Question: Is there a regulation that talks about what Ive heard hunters call want and waste? Can you point me in the right direction for the regulations if such a regulation even exists? The question comes up because my hunting partners and I often argue about what is and is not considered edible on a deer. Could I get a ticket because I do not eat the lungs or the liver or heart? Some people I know feel the ribs are not even worth eating. What is the definition of waste? Ive heard someone say 30 percent can be left in the field but Ive never seen what the regs say about the specifics of what you could possibly get a ticket for not taking home to eat. -- Anonymous
Answer: In California, hunters must make reasonable efforts to retrieve edible portions of game birds and game mammals. After a hunter has harvested an animal, the law requires that no portion of the flesh usually eaten by humans can be left, either through carelessness or neglect, to go needlessly to waste. Harvesting any deer and detaching or removing from the carcass only the head, hide, antlers or horns while leaving edible parts to needlessly go to waste, is deemed to be wanton waste and the hunter can be cited under Sectioni 4304. The intent of the law is to prevent trophy hunting and to stop people from taking animals just for mounts.
Q: Why it is illegal to keep Dungeness crabs from San Francisco Bay?- Judy K.
A: San Francisco Bay is an important Dungeness crab nursery area; thats the reason this area has always been considered off limits to the take of Dungeness crab by both sport and commercial fishermen.
Q: Can baited traps, such as a minnow traps, be used to catch surf smelts, anchovies or sardines to use as bait? I will be fishing in Southern California in Orange, Los Angeles or San Diego counties. - Jackson T.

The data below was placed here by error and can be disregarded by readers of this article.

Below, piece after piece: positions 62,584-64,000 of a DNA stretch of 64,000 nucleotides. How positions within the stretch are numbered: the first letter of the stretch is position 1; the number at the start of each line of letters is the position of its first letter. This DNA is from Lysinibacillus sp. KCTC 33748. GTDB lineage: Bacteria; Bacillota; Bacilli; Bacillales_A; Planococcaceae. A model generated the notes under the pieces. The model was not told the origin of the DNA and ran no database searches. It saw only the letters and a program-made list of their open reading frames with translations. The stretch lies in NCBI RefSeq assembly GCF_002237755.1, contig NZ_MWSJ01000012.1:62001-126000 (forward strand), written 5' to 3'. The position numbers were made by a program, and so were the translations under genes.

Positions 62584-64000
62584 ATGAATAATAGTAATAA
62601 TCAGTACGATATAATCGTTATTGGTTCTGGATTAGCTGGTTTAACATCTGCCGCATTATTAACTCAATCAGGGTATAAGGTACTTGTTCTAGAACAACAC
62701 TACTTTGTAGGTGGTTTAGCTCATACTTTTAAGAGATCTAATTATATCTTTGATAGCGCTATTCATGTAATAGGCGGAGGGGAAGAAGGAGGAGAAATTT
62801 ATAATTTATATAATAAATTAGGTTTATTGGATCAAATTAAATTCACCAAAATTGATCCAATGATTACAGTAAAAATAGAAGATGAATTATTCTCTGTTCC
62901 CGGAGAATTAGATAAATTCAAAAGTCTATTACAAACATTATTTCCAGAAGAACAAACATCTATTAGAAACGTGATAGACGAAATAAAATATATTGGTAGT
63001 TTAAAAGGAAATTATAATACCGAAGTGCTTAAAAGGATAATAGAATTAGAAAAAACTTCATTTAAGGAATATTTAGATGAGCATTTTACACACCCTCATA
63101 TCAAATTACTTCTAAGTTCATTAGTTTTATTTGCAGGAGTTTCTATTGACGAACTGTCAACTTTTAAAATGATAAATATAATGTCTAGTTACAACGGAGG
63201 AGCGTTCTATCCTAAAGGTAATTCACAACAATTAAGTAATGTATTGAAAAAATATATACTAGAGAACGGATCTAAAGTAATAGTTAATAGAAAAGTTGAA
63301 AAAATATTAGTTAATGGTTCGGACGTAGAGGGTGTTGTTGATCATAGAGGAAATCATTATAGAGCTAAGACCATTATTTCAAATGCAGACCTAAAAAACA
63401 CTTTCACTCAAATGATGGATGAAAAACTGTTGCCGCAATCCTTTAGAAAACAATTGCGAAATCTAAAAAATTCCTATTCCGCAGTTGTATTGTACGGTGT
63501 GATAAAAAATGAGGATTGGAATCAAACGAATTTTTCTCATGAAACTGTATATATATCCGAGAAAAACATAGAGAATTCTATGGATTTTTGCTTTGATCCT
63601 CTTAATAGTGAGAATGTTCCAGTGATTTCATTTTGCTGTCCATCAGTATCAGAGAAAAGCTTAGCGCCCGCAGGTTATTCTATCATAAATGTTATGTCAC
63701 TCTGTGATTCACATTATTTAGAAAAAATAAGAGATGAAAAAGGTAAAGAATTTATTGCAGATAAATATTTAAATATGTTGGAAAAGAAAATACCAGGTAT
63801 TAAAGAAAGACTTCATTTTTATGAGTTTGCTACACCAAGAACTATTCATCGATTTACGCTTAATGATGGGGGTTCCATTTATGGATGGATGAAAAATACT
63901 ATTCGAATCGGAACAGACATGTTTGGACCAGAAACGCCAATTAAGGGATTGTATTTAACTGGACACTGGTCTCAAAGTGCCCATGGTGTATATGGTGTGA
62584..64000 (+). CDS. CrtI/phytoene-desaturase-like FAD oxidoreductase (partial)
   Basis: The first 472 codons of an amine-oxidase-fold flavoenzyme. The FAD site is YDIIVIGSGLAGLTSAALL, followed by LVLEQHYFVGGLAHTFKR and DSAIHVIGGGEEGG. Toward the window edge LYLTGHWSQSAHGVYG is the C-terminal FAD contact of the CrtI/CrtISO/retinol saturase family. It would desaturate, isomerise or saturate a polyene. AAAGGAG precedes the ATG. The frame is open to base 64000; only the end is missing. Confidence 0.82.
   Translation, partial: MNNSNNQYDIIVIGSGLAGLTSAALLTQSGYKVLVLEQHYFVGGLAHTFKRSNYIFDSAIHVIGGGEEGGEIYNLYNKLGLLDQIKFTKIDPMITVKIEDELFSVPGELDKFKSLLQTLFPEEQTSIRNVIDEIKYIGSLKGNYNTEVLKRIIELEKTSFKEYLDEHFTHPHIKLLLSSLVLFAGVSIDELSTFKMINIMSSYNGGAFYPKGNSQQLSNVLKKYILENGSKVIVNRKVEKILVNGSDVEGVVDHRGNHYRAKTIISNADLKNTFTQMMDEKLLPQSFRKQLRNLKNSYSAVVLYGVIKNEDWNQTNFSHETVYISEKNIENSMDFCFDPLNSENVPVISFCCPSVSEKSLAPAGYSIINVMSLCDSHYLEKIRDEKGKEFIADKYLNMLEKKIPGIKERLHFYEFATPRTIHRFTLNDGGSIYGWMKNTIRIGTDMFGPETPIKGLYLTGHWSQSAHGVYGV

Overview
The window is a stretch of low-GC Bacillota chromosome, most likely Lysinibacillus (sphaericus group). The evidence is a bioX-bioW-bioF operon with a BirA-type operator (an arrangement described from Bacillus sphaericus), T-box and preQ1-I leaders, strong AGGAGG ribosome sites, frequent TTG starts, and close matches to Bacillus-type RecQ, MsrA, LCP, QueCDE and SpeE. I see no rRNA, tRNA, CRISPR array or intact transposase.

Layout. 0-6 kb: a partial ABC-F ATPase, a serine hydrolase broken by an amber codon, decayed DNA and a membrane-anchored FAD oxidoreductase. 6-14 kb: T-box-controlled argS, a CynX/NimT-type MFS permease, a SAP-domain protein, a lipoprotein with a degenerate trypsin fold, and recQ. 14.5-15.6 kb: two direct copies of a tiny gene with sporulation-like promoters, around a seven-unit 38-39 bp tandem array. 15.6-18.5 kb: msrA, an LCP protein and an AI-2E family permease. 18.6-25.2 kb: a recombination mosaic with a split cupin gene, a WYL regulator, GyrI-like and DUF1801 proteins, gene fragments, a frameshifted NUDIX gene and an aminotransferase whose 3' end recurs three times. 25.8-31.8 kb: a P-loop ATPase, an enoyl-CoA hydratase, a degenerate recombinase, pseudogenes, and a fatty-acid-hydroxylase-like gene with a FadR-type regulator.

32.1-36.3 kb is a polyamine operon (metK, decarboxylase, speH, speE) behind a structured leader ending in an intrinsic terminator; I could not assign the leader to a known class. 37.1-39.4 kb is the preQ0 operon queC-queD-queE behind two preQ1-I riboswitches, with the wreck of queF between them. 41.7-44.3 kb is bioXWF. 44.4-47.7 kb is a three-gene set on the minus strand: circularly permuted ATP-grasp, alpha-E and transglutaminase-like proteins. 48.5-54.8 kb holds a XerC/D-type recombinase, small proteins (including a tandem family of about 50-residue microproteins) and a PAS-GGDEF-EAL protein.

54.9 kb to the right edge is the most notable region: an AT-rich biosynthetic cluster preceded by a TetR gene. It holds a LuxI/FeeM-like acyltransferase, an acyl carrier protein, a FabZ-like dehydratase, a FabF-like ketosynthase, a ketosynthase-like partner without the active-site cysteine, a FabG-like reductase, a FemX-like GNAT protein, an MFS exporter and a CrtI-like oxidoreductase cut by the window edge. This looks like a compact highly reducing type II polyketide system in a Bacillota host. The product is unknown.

A: No. Baited traps can be used only for the take of shiner surfperch, Pacific staghorn sculpin and longjaw mud suckers in San Francisco and San Pablo bays and their tributaries, and in the open ocean and the contiguous bays of Mendocino, Sonoma and Marin counties. Also, traps cannot be over three feet in greatest dimension. Any other species taken must be returned to the water immediately.
Q: Can someone hunt on a riverbank that is considered public land if the person entered through a legal public access or had been given permission by another property owner up river? Can the property owner down river run me out? - Anonymous
A: If the riverbank is clearly public land and you accessed it legally, the landowner should not run you out. It is not legal for someone to interfere with a legal hunting activity . The neighboring landowner should not run you out unless you are on his/her land.
But keep in mind that riverbanks and the beds of rivers beneath streams and lakes are often deeded to be land in California, and thus you may actually be trespassing. In addition, depending on the location, there may be local ordinances that would prohibit you from hunting in these areas. You might also check with the agency that has jurisdiction over the land or look up their regulations to make sure that hunting is allowed on the public land you are using. There is also the concern of game retrieval. While you can access the river section, should the game you take fall on private property that you do not have permission to enter, you could find yourself involved in hunter trespass, or if you fail to retrieve the animal, waste of game. Both of these situations constitute citable offenses.
Q: Is it legal to pick seaweed along the Mendocino coast? -- Raymond L
A: Yes. Generally, up to 10 pounds wet weight per day can be harvested per person (with no more than 10 pounds in possession). Exceptions include these prohibited species: sea palm, eel grass and surf grass. However, there are marine protected areas (MPAs) where the take of all living marine resources are prohibited (e.g. Point Cabrillo State Marine Reserve, Ten Mile State Marine Reserve, etc.), so be sure you are not in a restricted area before harvesting seaweed.
Carrie Wilson is a marine environmental scientist with the California Department of Fish and Wildlife. Contact her at Cal.Outdoors@wildlife.ca.gov.